Infographics post #5 : an interview with German designer Martin Oberhäuser, who lives and breathes infographics.
Martin Oberhäuser is a Hamburg-based designer who has specialised in information design from the get-go.
When Jude, one of our designers, showed me his brilliant work for German encyclopedia Brockhaus, I decided to ring him up for a chat about his work and information design in general.
How did the Brockhaus project come about?
I think their creative director had seen my work and they approached me and asked me to work on it. They were publishing 11 print volumes, but I didn’t do all the graphics – only the hero pieces. They sent me spreadsheets and pdfs of data and pretty much let me do what I wanted. It was an ideal setup – the data was already in good shape, and some of the infographics – like the first ascent of the world’s highest mountains – took less than a day to design. The data wasn’t very abstract, so it was easy to find a way to put them on the page.
Unfortunately, it was a one-off for me. Printed encyclopedias like Brockhaus are a thing of the past now.
How do you deal with data that’s not so easy to visualize?
Sometimes that means grappling with your data and poking and kneading it. You can’t just dump data on a page and hope it’ll look like something. And often there’s a lot of hard math involved, to bring out the relevance and readability.
There’s a big element of authorship in information design – the way you choose to present your data will steer readers in a certain direction. But you’ve got to be aware of the limits to how objective you can be.
How did you become an information designer?
That started out quite early, while I was at uni. I realised early on that I’m not the kind of designer who’ll come up with a hip album cover for you – I’m at my best when I’ve got a problem to solve. And it seems I’ve always gravitated towards data-heavy stuff.
After I’d graduated, I went to San Francisco and worked at Method, a digital agency, as an interface designer.
And I realized that it has a lot in common with information design: in both cases you’re dealing with complex information structures – in one case you need to make it readable, in the other readable AND usable.
What are you currently working on?
Right now I’m doing a lot of data visualization projects that use real-time data.
Tickr is a project of mine – it’s a business dashboard that provides the C-level with an overview of relevant business data.
The big challenge here is the frame of reference – a printed infographic is static, so you can work to a fixed scale. With real-time data, you have to allow for big variations. So you need to figure out how to present the data well while using a flexible scale. But the basic approach is the same.
We’ve been talking a lot about dynamic data visualization, when originally, I’ve been meaning to ask you more about the static, printable sort of infographic…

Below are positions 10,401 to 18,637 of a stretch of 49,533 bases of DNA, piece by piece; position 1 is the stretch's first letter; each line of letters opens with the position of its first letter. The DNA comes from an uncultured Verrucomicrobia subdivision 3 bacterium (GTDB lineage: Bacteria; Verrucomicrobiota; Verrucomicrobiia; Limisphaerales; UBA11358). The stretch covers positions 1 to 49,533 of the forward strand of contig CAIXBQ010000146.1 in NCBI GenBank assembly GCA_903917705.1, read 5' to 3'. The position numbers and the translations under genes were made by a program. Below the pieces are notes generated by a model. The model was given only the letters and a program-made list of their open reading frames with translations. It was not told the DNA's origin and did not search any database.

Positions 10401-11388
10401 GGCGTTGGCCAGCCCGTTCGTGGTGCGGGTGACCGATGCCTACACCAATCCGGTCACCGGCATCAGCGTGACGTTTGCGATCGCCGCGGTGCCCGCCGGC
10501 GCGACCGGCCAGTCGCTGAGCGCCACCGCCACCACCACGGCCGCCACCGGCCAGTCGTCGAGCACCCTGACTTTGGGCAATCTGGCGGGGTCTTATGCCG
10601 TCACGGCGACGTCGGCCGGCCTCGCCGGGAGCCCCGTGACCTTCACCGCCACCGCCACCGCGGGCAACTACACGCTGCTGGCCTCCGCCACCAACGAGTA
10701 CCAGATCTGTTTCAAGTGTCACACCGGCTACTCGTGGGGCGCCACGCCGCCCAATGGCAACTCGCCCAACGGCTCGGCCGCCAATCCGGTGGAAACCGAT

I still do those as well! But it’s indeed an exciting thing: A few years ago, data was the domain of techies. Today, it has become a much bigger deal for the decision-makers. And they need up-to-date, well-presented data that points them right to the issues. A spreadsheet can’t do that, and that’s why dashboards are booming right now.
But there is still a space for the static, printed stuff. And in a way it’s nice to work on – it gives me a break from the challenges of dynamic data.
Can you talk a little about the process of creating an infographic? How do you go about it?
It’s similar to the way you approach any creative work. You start with an idea and when you find out it doesn’t work, you’ve got to come up with something else.
The difference is that with infographics you’ve got to be very strict with yourself and kill your babies a lot. Ask yourself: Is the graphic really driven by data? If not, there’s probably a better way. I often have to make a deliberate decision against a solution that would be more interesting from a design point of view.
And that means not being afraid of resorting to traditional ways of showing your data, even if they’re not the most innovative. Sometimes, a bar chart is simply the best way of getting your point across. And some kind of esoteric visualization that nobody gets wouldn’t do as good a job. It’s also the reason why you’ll find a certain color palette in my work. They’re colors that are easy to grasp and tell apart.
Does it become easier with time to know what shape is best for your data?
It does. The more you do it, the more routine you get. And that means you kind of know what’s feasible and what isn’t.
Many people have opinions on infographics, what they are and what they should be. What’s your definition?
An infographic is a translation of data into a visualisation that adds value. It points right to the issue – and ideally, it makes visible something you hadn’t seen before.
Infographics are probably farthest away from art on the art-design spectrum. I think the key to creating a good one is being genuinely interested in your data and really delving into what it means. If you don’t do that, your work becomes merely illustrative.
Whose work do you admire? Have you got any visualization heroes?
There’s lots of people who do great work.
I also really like Dann Petty, a San-Francisco-based interaction designer.
But by far one of my biggest idols has been Robert Murdock. He was my creative director at Method. An excellent designer, truly inspiring, and a great person.
Martin Oberhäuser’s work:
Stadtistik is his graduation piece. The idea: There are cities that instinctively feel like home, whereas others don’t. Stadtistik tries to quantify that hunch by turning statistics about different German cities into visuals. See more here.
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